Operations for endocarditis are guided by some basic principles: optimal timing of surgery as discussed above, good exposure of the valve, radical debridement, optimal choice for reconstruction of the heart and repair or replacement of the valve, and adequate postoperative antibiotic treatment. Radical debridement with removal of all infected and necrotic tissue and foreign material is more difficult to accomplish in mitral cases with AV groove invasion and abscess formation, particularly when compared with aortic root infections. In addition, reconstruction after invasion of the AV groove and AV separation entails closing off the infected space, leaving it without drainage.
Native Mitral Valve Endocarditis
Intraoperative transesophageal echocardiography should be performed in all cases to evaluate the valve before commencing the procedure. Surgical treatment options for NVE affecting the mitral valve include valve replacement and valve repair. Although there is some experience with the mitral valve allograft for treatment of mitral valve endocarditis, there are too few data available to support this strategy.38
Most operations for NVE are best conducted through a full median sternotomy. Cannulation for cardiopulmonary bypass involves arterial return via the ascending aorta and bicaval cannulation for venous return. In case of large mobile vegetations, it is advisable to arrest the heart before placing a transatrial retrograde cardioplegia catheter. Protection is achieved using antegrade and retrograde substrate-enhanced cardioplegia.39
The mitral valve is exposed via a left atriotomy through the interatrial groove or transseptally. If the left atrium is small, an extended transseptal approach is employed. Once exposure of the mitral valve is accomplished, the valve is evaluated to assess for presence of paravalvular abscesses, intracardiac fistulae, or intervalvular fibrous body/ventricular involvement. Radical resection of all necrotic tissue is performed with a margin of normal tissue. All grossly infected tissue is removed without concern for the possibility of repair. Specimens are sent for microbiologic analysis and culture.
For NVE, our approach is to attempt repair if feasible. Mitral valve repair can be performed safely provided there is sufficient remaining tissue to allow valvular reconstruction without tension.40–44 In the event of extensive destruction of the subvalvular apparatus, prosthetic valve replacement is performed. Regardless of the mitral procedure performed, all patients with active infection receive 6 weeks of postoperative antibiotic therapy.
“Drop lesions” of the anterior leaflet encountered in association with aortic endocarditis can be repaired with autologous or glutaraldehyde-preserved pericardium.38 A patch of pericardium is fixed to the remaining tissue of the anterior leaflet with running polypropylene suture (Fig. 43-1). The smooth surface of the patch should face the atrium to decrease the risk of thromboembolic complications.37 More extensive destruction involving both the aortic valve and the anterior leaflet of the mitral valve can be repaired using a free-standing aortic root homograft with the anterior leaflet of the mitral valve still attached. The homograft's attached aortomitral curtain can be used to reconstruct the base of the native anterior mitral leaflet.37,45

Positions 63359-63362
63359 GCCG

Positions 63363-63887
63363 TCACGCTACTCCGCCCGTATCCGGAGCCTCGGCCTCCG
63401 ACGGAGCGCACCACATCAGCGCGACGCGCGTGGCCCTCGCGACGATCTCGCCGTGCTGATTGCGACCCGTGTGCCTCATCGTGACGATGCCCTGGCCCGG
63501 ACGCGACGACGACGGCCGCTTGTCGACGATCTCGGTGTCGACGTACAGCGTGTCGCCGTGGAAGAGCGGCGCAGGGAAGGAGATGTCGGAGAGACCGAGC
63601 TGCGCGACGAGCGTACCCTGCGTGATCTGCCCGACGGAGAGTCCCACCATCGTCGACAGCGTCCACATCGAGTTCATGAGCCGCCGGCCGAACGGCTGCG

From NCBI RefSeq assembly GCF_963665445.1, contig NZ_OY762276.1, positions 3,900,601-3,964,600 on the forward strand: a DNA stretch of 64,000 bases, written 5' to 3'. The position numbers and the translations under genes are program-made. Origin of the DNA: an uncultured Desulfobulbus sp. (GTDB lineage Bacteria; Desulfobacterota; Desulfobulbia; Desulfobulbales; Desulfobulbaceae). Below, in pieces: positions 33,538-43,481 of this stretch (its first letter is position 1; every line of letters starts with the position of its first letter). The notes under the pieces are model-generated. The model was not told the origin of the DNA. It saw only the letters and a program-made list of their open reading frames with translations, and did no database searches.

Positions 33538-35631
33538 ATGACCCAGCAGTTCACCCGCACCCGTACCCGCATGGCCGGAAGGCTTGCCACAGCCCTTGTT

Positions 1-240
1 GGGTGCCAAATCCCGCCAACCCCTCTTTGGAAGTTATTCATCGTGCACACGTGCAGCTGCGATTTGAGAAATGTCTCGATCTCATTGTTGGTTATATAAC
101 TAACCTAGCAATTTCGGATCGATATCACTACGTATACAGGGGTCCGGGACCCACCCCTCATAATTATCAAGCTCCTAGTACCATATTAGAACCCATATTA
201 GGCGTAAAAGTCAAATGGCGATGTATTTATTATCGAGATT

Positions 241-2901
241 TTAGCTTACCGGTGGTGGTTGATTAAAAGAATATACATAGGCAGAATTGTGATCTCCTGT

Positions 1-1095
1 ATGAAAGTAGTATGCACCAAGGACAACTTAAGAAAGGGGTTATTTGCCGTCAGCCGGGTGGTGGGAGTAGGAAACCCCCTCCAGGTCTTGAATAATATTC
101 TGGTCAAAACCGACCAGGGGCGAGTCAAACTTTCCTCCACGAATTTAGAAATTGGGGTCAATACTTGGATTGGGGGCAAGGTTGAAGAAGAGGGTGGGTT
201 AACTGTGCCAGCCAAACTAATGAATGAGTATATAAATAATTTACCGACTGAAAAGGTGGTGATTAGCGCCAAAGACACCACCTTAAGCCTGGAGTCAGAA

Repair of anterior leaflet perforation by patch with autologous pericardium followed by annuloplasty.
Involvement of the free margin of the anterior leaflet can be managed with triangular resection and closure with interrupted fine sutures. Anterior leaflet chordal rupture can be repaired with chordal transposition from the posterior leaflet or with secondary chordal transfer to the free margin of the anterior leaflet. Artificial chordae may also be used to replace ruptured anterior leaflet chordae.
The middle scallop (P2 segment) of the posterior segment is frequently affected by the infectious process. Repair can be performed with quadrangular resection of the middle scallop, and a sliding repair is frequently required to close the gap between the remaining two scallops (Fig. 43-2). Extensive destruction of the posterior annulus requires removal of all devitalized tissue and annular reconstruction with autologous pericardium. Occasionally, repair of the annulus and the posterior leaflet can be accomplished with the same patch if chordal support to the leaflet is good. A running polypropylene suture is used on the ventricular, atrial, and valvular aspects of the patch. If replacement is required, a mechanical or bioprosthetic valve may then be inserted, affixing the prosthesis to the patch.45 It is important that the patch is generous enough to minimize tension on the sutures in ventricular muscle.
Quadrangular resection and sliding repair for posterior leaflet vegetation with ruptured chordae. (A, B) Segment of posterior leaflet is resected and a portion of leaflet detached from the annulus. (C) Leaflet remnants are sutured to the annulus, taking deep bites to reduce leaflet height. Leaflet edges are reapproximated in the center. Annuloplasty completes the repair.
The use of prosthetic ring annuloplasty in NVE is controversial. Favoring repair over replacement, we use a ring whenever the annulus is not infected.
Prosthetic Valve Endocarditis
Operations for PVE are reoperations, usually performed via a median sternotomy. An alternative approach is right anterolateral thoracotomy in the fourth intercostal space; this is particularly useful in patients with multiple previous sternotomies, bypass grafts near the sternum, or a history of mediastinal radiation and/or mediastinitis.46,47 However, a right thoracotomy for mitral reoperations allows limited access, sometimes denies aortic cross-clamping, and may be associated with a risk of stroke.